medicaid

If you're poor and you want to keep your health insurance, you may have to go to work.

That's the message from Republican lawmakers who Monday night released a series of changes to their plan to overhaul the Affordable Care Act.

A key change, designed to help attract votes from conservative Republicans, would let state governors require people to work to qualify for health insurance under Medicaid.

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One Republican senator is already rallying opposition to the House GOP's new plan to replace President Barack Obama's health law. Senator Rand Paul of Kentucky calls the plan "Obamacare Lite." 

In recent days, several Republican lawmakers have faced crowds of constituents at town hall meetings around the country who are angry that they may be in danger of losing their health coverage.

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The vast majority of Kentucky’s Medicaid recipients are eligible for the program because of the 2013 expansion under the Affordable Care Act.

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  “Medicaid block grant.”

You might’ve heard this term in the past few days. Republican members of Congress have touted the health care idea for many years. But it wasn’t until this weekend — when a top aide to President Donald Trump endorsed it — that the term really turned heads.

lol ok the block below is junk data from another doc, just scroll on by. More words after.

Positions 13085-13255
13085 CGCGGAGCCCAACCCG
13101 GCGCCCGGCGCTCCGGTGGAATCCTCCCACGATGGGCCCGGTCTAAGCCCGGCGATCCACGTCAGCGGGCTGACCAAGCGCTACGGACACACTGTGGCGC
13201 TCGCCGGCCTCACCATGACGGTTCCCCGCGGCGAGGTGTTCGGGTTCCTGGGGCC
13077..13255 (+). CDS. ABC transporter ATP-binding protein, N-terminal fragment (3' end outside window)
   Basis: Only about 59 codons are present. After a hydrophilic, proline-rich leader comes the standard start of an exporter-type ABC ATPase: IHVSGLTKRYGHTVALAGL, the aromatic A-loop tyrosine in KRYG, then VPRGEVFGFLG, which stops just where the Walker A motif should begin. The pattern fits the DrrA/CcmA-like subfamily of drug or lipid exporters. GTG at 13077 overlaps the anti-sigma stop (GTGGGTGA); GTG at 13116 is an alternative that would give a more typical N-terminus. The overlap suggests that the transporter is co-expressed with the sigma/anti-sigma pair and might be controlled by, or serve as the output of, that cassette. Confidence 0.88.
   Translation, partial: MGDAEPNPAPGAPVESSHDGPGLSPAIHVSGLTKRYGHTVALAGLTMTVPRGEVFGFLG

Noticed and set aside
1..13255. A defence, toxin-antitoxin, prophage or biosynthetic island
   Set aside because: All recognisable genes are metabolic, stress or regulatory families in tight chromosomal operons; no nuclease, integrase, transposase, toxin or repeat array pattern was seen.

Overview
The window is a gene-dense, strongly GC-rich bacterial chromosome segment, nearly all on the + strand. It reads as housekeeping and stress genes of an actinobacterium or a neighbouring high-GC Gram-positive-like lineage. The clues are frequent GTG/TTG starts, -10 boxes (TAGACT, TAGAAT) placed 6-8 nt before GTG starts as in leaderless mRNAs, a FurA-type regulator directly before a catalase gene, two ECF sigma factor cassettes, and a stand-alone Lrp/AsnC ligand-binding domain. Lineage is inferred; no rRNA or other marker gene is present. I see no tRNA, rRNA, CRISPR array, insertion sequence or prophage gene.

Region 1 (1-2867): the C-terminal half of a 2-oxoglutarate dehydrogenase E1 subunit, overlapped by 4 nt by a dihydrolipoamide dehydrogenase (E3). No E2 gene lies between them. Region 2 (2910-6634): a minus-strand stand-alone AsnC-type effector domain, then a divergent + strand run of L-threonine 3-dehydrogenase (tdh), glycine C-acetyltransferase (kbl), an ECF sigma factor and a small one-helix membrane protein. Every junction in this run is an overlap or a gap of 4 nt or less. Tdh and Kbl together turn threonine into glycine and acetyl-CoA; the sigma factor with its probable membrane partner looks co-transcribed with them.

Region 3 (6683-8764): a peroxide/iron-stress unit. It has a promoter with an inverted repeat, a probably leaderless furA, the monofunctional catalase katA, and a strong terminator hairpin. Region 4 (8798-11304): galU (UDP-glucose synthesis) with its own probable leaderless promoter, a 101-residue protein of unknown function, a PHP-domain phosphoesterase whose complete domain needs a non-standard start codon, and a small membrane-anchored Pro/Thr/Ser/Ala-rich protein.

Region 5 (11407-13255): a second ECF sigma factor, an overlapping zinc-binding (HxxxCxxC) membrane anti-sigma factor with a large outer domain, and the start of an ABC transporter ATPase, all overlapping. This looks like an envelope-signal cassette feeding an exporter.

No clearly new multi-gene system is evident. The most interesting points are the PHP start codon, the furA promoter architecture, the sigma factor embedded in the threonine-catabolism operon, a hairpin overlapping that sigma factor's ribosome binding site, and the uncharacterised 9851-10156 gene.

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Gov. Matt Bevin’s administration is moving forward with a plan that would alter the state’s expanded Medicaid system, even if the Affordable Care Act is repealed or replaced by Congress.

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More than 74,000 Kentuckians have signed up for health insurance through HealthCare.gov as of January 14. The Centers for Medicare and Medicaid Services released the numbers Wednesday. 

To get a glimpse of where Medicaid may be headed after Donald Trump moves into the White House, it may be wise to look to Indiana.

That's where Seema Verma, Trump's pick to run the Centers for Medicare and Medicaid Services, comes from. And that's where she put her stamp on the state's health care program for the poor.

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A faculty member at the University of Louisville School of Medicine has been appointed medical director for the Kentucky Department for Medicaid Services.  

Dr. Gil Liu will oversee clinical decisions for the Commonwealth’s Medicaid program which covers over a million Kentuckians.  

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Kentucky Treasurer Allison Ball says the state is offering special bank accounts to people with disabilities.

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